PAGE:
Stephen Rathbun, Saul Shiffman, and Chad Gwaltney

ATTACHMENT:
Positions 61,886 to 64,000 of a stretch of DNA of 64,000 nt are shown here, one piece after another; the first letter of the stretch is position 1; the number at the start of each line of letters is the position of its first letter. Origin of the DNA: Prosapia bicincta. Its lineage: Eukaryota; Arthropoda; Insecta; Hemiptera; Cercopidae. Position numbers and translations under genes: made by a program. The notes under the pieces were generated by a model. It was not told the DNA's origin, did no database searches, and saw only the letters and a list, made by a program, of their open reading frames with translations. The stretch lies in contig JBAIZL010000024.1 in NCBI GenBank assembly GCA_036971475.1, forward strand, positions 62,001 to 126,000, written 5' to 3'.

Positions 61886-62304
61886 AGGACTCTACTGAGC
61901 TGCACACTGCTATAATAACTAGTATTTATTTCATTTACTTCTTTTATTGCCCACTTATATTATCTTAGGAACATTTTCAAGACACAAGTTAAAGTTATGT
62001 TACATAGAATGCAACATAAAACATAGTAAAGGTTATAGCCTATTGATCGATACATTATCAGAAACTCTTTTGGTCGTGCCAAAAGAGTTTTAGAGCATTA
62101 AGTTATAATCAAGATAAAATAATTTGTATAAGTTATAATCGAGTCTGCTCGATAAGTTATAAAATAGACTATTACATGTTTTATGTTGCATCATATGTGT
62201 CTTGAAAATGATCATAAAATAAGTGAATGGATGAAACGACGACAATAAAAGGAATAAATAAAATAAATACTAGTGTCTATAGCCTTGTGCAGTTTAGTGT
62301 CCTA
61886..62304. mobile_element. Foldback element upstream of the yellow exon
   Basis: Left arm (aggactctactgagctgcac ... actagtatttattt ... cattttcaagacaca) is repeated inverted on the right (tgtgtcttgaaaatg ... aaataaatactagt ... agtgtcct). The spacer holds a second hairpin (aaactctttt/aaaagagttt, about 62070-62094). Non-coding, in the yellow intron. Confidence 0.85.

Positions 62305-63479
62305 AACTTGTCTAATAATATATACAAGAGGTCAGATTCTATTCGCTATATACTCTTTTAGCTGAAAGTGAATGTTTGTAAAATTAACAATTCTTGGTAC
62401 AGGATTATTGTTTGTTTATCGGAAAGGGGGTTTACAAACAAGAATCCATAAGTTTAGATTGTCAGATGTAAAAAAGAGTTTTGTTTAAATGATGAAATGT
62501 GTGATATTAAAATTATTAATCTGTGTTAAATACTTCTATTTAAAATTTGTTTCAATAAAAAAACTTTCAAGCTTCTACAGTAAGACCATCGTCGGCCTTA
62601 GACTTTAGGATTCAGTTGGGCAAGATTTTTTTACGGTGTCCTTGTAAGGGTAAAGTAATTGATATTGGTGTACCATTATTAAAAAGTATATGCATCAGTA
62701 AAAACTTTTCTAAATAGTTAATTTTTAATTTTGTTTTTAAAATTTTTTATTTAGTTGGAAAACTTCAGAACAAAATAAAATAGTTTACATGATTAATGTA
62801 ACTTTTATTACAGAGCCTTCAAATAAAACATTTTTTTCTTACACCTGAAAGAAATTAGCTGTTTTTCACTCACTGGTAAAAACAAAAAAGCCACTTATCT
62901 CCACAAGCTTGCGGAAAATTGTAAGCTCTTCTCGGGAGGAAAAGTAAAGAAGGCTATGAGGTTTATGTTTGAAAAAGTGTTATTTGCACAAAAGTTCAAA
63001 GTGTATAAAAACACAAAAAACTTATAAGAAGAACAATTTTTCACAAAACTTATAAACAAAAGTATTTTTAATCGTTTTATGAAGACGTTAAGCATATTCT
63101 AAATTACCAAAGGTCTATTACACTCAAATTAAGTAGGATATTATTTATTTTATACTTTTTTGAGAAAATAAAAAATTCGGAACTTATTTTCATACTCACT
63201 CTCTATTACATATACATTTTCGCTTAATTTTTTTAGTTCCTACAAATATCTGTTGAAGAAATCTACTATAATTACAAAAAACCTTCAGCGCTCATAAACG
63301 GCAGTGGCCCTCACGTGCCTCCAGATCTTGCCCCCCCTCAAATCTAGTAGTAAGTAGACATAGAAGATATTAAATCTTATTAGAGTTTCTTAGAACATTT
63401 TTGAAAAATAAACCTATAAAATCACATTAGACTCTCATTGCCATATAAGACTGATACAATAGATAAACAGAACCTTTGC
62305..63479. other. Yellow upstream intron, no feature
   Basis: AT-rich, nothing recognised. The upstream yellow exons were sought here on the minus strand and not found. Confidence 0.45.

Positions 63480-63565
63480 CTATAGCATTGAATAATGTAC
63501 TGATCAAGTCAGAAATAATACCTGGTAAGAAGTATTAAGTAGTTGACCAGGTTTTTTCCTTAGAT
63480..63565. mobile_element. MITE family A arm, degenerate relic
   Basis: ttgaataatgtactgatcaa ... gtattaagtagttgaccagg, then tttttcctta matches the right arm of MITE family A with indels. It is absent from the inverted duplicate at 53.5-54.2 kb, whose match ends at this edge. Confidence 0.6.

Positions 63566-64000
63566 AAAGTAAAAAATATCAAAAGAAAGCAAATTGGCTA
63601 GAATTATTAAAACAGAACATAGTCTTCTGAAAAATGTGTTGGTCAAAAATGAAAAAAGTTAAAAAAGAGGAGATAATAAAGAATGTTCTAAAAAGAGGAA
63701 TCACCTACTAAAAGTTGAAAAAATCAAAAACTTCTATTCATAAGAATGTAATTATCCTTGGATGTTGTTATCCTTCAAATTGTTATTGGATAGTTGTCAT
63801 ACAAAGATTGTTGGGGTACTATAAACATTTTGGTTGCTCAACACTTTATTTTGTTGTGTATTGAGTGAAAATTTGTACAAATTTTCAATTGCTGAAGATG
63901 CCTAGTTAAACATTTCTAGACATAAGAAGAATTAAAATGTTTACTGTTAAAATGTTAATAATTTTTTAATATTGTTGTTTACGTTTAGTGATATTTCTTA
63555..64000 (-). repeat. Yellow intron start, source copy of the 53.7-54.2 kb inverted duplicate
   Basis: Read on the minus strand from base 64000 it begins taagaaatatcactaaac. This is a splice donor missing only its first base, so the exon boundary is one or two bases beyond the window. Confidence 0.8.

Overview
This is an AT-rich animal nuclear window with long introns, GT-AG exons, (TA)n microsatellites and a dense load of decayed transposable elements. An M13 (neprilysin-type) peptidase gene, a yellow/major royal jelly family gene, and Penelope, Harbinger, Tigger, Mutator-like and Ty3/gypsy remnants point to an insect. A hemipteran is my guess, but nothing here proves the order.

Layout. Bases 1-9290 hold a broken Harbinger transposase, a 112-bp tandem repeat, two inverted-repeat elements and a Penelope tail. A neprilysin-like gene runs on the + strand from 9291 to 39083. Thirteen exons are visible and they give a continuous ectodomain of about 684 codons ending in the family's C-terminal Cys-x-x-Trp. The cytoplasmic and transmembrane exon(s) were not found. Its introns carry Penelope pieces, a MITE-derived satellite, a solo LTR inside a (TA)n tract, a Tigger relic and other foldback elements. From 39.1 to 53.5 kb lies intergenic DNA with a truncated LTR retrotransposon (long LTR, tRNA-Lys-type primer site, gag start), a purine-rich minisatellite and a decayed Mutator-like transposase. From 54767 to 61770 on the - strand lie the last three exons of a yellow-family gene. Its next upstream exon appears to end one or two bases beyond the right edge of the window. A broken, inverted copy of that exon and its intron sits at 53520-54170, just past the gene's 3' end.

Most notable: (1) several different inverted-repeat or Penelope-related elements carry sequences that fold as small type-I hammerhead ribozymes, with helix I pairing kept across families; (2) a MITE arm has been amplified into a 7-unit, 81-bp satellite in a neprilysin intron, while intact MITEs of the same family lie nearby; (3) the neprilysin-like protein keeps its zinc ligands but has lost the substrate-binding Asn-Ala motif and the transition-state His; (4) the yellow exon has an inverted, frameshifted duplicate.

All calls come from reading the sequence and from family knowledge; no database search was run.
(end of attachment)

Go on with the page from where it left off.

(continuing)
Rathbun, Shiffman & Gwaltney introduce point process models for event history data. A point process is a stochastic mechanism for generating the times of repeated events on a clock or calendar. This is in contrast to the typically applied survival models, which focus on the durations of time between successive events. A series of increasingly complex point process models are illustrated on electronically recorded records of the times at which cigarettes are lit. Poisson point process models are used to describe how smoking rate varies with day of the week and time of day. A modulated Poisson process model is used to describe the effects of time-varying covariates on smoking rates. Possible extensions of the above models are described, but not illustrated on the smoking data. These include a semiparametric model that takes the diurnal patterns of smoking into account when modeling the effects of time-varying covariates, a Cox point process for modeling random subject effects, and multivariate point processes for multiple types of events. Although point process modeling is illustrated using behavioral data, point processes have potential applications in all types of event history data, for example, the timings of riots, ethnic confrontations, and labor protests, or the times at which firms are founded or go bankrupt.